Technically, Day is correct: The harnesses are not illegal, as at that point the FAA hadn’t actually addressed them, or, specifically, their relatively new and as-yet uncommon use among untrained consumers in open-door flights. Indeed the aviation administration raised no comment about the harnesses during an inspection visit last year. Still, concerns weighed heavily on the pilots’ minds, the emails show. In February, after one again spoke up about the harnesses and the personnel who conduct the safety briefings, fit the harnesses on passengers, and transported them to the helicopters, Day reacted harshly. “I’m insulted by the manner at which you address my team,” he wrote in an email obtained by Head and reviewed by WIRED. “My team worked and works their ass off today and every day. It’s the month of February when all other operators in NY had most of their fleet parked today with zero flights. Instead of saying thank you you point out the bad and act as if we didn’t think of these solutions. NYON is Liberty’s biggest customer (and growing) and you talk to us as if we are a bunch of dumbasses.”
The Cadigan family attorney expressed grave concern in reaction to the emails. “I showed these emails to my clients. They are astounded and frightened,” said attorney Gary Robb. “Based on this reporting, it has become abundantly clear that this company was well aware of the true nature of these risks and proceeded with knowledge of those risks.”
A number of pilots and aviation experts we spoke to say it’s not the doors that are the problem with this sort of flight, but the harnesses and the tethers used. Other internal FlyNYON emails also noted basic incompatibilities with the tethers and the knives—that the provided hook-style belt cutters couldn’t actually slice the thick tethers without significant effort and practice on the part of the user. (I verified this by duplicating the setup—and couldn’t slice the tether with the knife that would have been included on my vest.)
In general, open-door flights are common in helicopter aviation, and could still be staged with passengers properly belted into quick-release, four-point harnesses in their seats. They would just have to give up the ability to lean out of the aircraft as they would when wearing a tethered harness to allow them to snap that #shoeselfie and watch the likes roll in. But even that solution is problematic, the experts argue. After all, it’s one thing for trained professionals to know how to avoid accidentally releasing themselves from their quick-release seat restraints and falling out; it’s quite another to assume a helicopter full of giddy tourists could do the same.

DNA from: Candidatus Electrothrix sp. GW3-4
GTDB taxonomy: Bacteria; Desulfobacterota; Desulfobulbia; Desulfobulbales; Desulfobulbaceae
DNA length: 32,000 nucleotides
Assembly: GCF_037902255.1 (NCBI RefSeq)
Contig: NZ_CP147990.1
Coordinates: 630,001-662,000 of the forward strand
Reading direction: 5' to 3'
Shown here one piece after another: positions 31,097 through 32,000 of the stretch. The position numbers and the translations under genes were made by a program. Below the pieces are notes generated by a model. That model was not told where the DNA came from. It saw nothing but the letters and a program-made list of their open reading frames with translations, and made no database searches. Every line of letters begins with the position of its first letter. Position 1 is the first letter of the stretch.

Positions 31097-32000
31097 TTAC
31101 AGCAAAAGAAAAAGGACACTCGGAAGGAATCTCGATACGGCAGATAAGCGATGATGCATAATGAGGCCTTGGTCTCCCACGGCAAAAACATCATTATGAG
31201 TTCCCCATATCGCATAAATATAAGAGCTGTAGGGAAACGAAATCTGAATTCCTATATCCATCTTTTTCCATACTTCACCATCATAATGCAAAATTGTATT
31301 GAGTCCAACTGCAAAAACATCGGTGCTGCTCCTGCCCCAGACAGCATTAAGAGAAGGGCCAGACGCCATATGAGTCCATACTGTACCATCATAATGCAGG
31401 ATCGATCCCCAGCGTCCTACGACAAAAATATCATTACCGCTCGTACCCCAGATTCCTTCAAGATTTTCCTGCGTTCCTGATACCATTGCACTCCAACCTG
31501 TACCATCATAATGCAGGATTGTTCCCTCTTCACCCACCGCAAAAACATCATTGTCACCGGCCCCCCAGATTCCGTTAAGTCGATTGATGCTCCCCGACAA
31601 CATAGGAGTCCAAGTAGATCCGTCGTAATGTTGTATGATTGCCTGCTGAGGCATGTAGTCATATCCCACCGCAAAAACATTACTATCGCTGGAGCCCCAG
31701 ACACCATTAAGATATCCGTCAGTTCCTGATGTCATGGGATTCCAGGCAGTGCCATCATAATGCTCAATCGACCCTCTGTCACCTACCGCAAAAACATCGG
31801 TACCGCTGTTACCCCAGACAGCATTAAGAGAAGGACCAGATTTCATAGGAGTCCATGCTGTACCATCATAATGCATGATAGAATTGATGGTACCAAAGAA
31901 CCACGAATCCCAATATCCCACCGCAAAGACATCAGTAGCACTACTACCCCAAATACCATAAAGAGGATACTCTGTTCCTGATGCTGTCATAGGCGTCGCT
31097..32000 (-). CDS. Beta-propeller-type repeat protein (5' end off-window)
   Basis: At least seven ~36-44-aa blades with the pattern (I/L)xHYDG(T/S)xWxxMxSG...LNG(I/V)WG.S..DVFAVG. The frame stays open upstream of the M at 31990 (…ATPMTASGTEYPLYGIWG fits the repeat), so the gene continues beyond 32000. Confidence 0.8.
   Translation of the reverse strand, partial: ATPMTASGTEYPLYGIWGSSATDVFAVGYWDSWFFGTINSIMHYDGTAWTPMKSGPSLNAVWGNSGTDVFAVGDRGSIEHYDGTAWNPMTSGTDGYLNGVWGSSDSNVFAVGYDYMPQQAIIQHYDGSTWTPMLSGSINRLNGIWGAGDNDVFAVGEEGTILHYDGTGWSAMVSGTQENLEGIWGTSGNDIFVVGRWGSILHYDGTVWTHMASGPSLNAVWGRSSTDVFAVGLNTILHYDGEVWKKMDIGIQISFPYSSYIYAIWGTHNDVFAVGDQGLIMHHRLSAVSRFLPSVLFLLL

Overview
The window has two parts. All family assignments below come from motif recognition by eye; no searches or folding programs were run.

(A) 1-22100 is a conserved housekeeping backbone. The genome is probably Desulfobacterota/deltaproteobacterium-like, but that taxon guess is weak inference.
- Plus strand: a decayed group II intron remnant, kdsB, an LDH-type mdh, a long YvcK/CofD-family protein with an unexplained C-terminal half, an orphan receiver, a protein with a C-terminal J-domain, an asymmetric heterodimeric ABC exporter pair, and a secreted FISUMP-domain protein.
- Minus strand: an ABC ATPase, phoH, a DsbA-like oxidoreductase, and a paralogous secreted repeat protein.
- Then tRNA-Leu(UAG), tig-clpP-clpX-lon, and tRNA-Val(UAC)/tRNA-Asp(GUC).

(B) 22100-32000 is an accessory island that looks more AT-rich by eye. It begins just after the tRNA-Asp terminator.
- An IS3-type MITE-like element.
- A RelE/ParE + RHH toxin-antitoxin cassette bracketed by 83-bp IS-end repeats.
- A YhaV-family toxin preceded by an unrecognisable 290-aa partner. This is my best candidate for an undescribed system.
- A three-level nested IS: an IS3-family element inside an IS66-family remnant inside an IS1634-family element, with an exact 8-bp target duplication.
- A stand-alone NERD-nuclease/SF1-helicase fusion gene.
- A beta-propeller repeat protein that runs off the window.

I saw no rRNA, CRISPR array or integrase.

The FAA’s emergency order now prohibits the use of open-door flights without quick-release harnesses, a rule that specifically targets the inexpensive construction-grade harnesses used by FlyNYON. The blue ARS harnesses referred to earlier have more accessible anchor points but aren’t technically “quick release” models. That said, other options do exist—assuming they could be validated for use with the average civilian passenger: “There are models out there for open-door flight that prevent people from falling out, and might have two-stage quick-release function that they can release with one hand, but it still has a redundant mechanism to make sure you’re not freed too easily. We have 50 years of evolution behind these systems,” says Survival Systems’ Ehm.
Indeed, the idea of offering such flights to the average consumer looking for a novel experience they can share on social media has many in the helicopter industry questioning the even more fundamental idea of whether such customers can be expected to save themselves in even the best conditions, particularly given the inherent risks present in low-altitude aviation in busy areas. Though overall, fatal helicopter accident rates have fallen in recent years—the FAA reports that between 2013 and 2016, the number of fatal accidents per year dropped from 30 to 17—a 2014 study published by the Aerospace Medical Association found that helicopter air tours, which typically are in popular and congested areas, crash more often than similar commercial passenger operations. Their accident rates are comparable, in fact, to those among flights conducted by medevac services and offshore oil rig transportation, both of which often fly in more treacherous conditions than air tours.